I swear I really had no intention of playing City of Heroes after briefly checking it out yesterday. However, I’ve been dying to try out Going Rogue content since it released last year. The release was right around the time I became aware my tenuous financial situation was much less temporary than I had hoped, and rather than dish out $30 or so on top of my $15 subscription fee, I quit the game. But shortly after making a post yesterday, I realized that for only $15, I could go do exactly what I would have done on GR’s release day — log in and create a Praetorian and level him or her up to 20.
As someone who subscribed more than once for varying lengths of time, I’m just short of my Tier V Paragon Rewards which would unlock the premium classes: Controller and Mastermind. I have auction house access for life, but I fall quite a bit short of Tier VII which would let me use the invention system for life. That means my main’s primary build is useless — some 90% of his enhancements are inventions. I was disappointed by this at first, but I’ve figured out that a 30 day invention license only costs about a buck. I figure I can easily play a month or two leveling up some alts, and when I eventually purchase access to the Going Rogue post-level 20 alignment system, I can use the leftover points from yesterday’s purchase and this future purchase to unlock inventions for a month. If I’m still playing after that, I can occasionally purchase points whenever I want to use one of my level 50s.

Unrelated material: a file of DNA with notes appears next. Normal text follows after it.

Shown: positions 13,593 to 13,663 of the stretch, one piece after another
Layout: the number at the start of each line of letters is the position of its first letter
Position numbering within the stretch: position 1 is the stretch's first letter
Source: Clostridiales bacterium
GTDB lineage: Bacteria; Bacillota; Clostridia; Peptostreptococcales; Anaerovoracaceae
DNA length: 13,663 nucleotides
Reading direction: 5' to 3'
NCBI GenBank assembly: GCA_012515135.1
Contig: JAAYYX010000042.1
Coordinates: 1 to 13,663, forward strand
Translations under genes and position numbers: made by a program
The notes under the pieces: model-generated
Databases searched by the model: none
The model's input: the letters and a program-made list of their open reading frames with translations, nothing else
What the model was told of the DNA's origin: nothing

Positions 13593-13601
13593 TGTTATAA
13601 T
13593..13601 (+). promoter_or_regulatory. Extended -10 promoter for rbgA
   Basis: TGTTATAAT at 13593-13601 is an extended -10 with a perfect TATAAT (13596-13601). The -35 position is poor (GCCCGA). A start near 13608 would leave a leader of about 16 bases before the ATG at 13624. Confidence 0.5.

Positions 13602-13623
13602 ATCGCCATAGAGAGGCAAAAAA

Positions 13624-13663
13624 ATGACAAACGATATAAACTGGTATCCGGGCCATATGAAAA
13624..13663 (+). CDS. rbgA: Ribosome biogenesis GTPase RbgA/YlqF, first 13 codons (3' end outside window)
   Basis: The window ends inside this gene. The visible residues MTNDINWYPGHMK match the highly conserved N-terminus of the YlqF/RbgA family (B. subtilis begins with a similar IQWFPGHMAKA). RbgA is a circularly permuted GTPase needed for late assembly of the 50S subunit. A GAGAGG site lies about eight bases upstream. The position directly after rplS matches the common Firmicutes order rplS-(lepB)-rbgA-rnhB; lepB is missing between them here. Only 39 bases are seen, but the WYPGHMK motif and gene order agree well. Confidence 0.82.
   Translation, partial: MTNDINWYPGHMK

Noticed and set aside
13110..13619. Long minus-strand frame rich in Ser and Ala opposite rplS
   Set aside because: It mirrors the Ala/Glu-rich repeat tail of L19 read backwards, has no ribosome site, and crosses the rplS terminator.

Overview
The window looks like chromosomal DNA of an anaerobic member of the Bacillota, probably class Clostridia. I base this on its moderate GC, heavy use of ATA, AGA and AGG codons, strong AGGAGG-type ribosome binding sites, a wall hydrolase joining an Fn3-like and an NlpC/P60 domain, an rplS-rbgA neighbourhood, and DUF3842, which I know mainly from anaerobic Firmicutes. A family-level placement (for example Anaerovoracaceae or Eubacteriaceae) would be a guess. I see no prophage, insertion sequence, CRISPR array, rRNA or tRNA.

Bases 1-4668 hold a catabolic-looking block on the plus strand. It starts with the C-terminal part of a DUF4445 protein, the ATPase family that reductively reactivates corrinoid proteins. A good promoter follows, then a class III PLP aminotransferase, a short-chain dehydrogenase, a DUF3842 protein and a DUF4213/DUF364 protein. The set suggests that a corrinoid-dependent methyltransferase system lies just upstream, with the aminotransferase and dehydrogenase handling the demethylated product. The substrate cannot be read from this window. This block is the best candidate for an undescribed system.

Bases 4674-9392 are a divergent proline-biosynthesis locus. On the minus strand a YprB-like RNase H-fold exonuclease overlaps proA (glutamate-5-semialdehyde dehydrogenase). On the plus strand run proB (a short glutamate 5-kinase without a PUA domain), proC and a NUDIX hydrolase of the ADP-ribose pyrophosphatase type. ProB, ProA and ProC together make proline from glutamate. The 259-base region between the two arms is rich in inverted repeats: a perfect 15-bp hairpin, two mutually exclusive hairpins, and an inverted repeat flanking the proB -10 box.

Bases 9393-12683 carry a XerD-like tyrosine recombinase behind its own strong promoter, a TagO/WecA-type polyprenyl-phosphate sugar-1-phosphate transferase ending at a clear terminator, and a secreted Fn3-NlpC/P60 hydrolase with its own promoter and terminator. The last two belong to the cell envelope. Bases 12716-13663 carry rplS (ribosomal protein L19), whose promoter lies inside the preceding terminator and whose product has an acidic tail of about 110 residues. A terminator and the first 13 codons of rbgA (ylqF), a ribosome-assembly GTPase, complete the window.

So my f2p gaming hasn’t exactly been free to play, but putting CoH aside, let’s recap. About two months ago I spent $15 to get Elite Agent status in Global Agenda. That’s a one time purchase that need never be repeated, so I think of that as the box price. So I’ve spent $15 on this former subscription game for two months of enjoyment, and theoretically need not ever pay again and can continue to enjoy it indefinitely.
I’ve been playing LotRO for about a month and a half, and I’ve spent $7.99 there. I’ve also spent little to no time with the content that unlocked and probably have another month or more before I do clear those quests.
So at the end of October, I should be looking back on three months of gaming, playing an MMO and one pseudo-MMO for the first two months and adding a second MMO for the final month. Two games for three months and one game for one month for a grand total of $38. If these were still subscription games, this same experience would have cost me $105 (at $15 per month per game). I’m pretty damn satisfied and pleased with my penny pinching.
Sure, the limitations these games can place on free players may occasionally be inconvenient, but I can address each limitation when my level of involvement in the game, and time invested, justifies it. A few months from now, I may buy a few months of LotRO VIP to unlock the extra bags and character slots. That’s a maximum of $30 (though there are a lot of deals on game time cards that are still floating around the retail world so it probably won’t even be that), so potentially, after three to four months, I will have paid only $38 and just be starting my two months of VIP time. That’s a damn good value — I have a lot of trouble ever picturing myself dishing out $60 and then agreeing to a subscription ever again. At least, not when it comes to a theme park — some 90% of time in such games is dedicated to leveling alone, and I’m not surrendering massive amounts of cash to be all alone in a world full of other people who are also all alone.
I’m really not all impressed with my fellow gamers for their willingness to pay monthly fees for massively single player games. Somewhere some marketing guy or gal is laughing all the way to the bank, telling friends about how they convinced us to both buy and rent their product simultaneously.